A character’s place in a D&D party is largely defined by the role the class associates with. We’ve all been in situations where we have needed an opponent dazed so we could move without provoking an opportunity attack or so we could gain combat advantage. We’ve all wanted an opponent moved so that we wouldn’t start our turn in its aura and subsequently take damage that would drop our hit points below zero. In short, we’ve all needed the benefit of a control power at some critical point during combat. The question is which control power is best?
Now, I’m not asking if a Wizard is better than an Invoker. Instead, what I want to know is what is the best condition a controller can apply on his attacks?
For a recent home game I created a new character that was primarily a highly specialized controller. You can read about the process I used to create the character in a recent post: Move Over Character Builder. The design and subsequent play of this character has led me to question what the most effective control power is.
I asked Ameron this very question and I received the expected answer. The best control power is stun, however it is rare. I can’t say I disagree. I hate being stunned and love it when the enemy is. However, given its rarity we need to look beyond just one stun power and dig a little deeper to find the best control power. I would argue that the best control power is damage.
Never in my time playing D&D have I been told not to inflict damage. Never have I been told I have dealt too much damage. Damage, and the ability to deal a lot of it, is the ultimate way to control the battle. The best part about being a controller is that you usually get additional control conditions with your damage. You also generally target multiple opponents with your attacks.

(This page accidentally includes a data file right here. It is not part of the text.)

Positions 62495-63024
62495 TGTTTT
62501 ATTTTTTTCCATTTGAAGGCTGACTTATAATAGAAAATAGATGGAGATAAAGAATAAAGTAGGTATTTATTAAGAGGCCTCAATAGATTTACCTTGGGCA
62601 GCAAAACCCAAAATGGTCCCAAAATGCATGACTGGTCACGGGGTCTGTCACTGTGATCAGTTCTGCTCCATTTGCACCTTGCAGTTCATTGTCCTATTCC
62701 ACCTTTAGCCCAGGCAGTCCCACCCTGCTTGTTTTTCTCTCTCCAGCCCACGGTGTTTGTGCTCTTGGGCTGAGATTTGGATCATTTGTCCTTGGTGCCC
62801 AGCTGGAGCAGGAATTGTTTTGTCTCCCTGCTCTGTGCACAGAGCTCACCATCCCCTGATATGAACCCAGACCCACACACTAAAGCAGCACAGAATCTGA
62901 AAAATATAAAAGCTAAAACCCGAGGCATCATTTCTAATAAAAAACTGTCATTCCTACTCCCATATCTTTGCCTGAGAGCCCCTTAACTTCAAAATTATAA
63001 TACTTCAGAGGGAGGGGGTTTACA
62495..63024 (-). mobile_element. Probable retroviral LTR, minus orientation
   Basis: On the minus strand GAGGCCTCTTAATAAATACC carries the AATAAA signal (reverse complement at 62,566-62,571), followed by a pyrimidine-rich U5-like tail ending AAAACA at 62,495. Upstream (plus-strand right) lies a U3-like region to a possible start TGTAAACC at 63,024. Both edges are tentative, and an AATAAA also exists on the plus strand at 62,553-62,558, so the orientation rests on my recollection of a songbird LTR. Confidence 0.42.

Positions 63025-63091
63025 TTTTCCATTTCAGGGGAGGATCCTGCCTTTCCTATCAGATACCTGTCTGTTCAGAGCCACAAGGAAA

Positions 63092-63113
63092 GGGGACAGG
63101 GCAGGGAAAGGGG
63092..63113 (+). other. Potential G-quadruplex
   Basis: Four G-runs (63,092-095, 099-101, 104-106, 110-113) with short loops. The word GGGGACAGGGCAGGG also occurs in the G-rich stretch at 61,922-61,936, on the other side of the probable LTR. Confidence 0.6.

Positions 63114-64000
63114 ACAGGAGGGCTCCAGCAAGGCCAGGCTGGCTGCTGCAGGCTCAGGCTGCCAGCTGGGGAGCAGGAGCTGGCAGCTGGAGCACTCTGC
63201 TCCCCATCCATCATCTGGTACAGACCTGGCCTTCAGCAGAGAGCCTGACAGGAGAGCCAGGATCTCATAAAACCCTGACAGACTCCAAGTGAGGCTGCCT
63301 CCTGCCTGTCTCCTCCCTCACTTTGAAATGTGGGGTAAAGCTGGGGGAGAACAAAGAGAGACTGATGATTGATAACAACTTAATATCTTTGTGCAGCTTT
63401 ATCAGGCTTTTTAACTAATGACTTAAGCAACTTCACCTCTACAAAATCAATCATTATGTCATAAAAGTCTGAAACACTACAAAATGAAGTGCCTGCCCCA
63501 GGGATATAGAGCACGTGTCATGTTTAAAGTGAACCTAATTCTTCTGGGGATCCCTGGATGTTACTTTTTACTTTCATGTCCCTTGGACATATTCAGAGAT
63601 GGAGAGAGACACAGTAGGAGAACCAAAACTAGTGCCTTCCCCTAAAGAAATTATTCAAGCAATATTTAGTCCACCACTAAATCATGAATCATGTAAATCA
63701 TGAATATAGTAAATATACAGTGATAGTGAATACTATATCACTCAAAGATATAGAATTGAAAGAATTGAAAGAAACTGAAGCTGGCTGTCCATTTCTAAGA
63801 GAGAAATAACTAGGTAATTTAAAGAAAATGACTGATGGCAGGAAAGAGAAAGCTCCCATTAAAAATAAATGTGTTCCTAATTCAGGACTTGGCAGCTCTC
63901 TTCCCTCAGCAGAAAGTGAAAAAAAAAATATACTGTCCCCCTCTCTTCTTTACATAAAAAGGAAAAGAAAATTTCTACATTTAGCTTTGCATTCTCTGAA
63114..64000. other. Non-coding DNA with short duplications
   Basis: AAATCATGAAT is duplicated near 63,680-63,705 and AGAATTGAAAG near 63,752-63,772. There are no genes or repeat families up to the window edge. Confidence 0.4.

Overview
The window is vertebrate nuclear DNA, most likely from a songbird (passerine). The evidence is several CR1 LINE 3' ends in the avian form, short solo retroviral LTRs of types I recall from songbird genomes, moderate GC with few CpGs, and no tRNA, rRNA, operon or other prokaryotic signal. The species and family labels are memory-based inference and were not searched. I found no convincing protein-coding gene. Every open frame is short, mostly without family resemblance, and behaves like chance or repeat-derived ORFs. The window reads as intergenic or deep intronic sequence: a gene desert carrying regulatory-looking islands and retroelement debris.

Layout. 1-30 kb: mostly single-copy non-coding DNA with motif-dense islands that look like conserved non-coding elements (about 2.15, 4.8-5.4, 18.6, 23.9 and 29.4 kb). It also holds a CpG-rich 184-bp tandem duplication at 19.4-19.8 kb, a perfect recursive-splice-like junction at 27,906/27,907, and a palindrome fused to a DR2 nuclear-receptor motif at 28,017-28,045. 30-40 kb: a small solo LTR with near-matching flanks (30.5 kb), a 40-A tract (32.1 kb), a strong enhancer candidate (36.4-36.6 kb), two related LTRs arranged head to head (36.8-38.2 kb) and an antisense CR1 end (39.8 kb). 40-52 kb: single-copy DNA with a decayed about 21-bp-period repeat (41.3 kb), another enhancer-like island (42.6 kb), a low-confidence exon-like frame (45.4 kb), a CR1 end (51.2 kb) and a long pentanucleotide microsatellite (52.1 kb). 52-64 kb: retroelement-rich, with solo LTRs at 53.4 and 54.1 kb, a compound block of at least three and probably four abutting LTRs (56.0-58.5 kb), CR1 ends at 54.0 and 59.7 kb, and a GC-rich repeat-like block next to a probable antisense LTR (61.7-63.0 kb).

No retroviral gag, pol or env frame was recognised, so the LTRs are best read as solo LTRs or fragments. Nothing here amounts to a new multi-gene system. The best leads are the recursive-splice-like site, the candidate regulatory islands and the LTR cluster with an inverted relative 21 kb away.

Now I will admit that the average controller is not going to deal more damage than the average striker. With burst damage and builds that focus on destroying single targets, strikers are the undisputed masters of high amounts of damage. However, controllers can do something that strikers cannot and that is target multiple foes with their attacks. If, as a controller, you can maximize your damage output you will find that you are the envy of many a striker.
Admittedly at the lower heroic tier your controller may not appear to be anything other than a glorified minion killer. However, as you advance into the paragon tier that begins to change. As more feat slots open up so to do the opportunities to select feats and magic items that allow you to maximize your damage.
The Dungeon’s Master home game is on the threshold of entering into the epic tier. As this level of play is where I am currently playing the game I decided to do a small test. Creating a level 18 Wizard I looked to see how high I could get my damage output. I ended up with a +22 to all damage. Given a Wizard can normally attack in a burst or blast that’s a substantial amount of extra damage to multiple opponents. I compared this to the Ranger in our party. What I found was that the Ranger was doing more damage on average, however the Ranger’s damage was only being applied to one target (or two if Twin Strike hit both times).
What this comparison really emphasized was that as characters progress in level the line between what each class and role does begins to blur. The absolute exception to this is the leaders encounter healing powers, which are exclusive to the leader role.
In considering what is the best condition a controller can apply I won’t disagree with Ameron. I’ll always take a stun, however I’d like that mixed with a healthy dose of damage.
What conditions or effects do you like your controller to apply? Is a strong offense better than dazing and forced movement? Have you found a balance of powers or a series of attacks that can keep your foes off guard?
- Why you want a Controller in your Party
- You’re a Striker, He’s a Defender… Big Deal: Looking at Roles
- Redefining Character Roles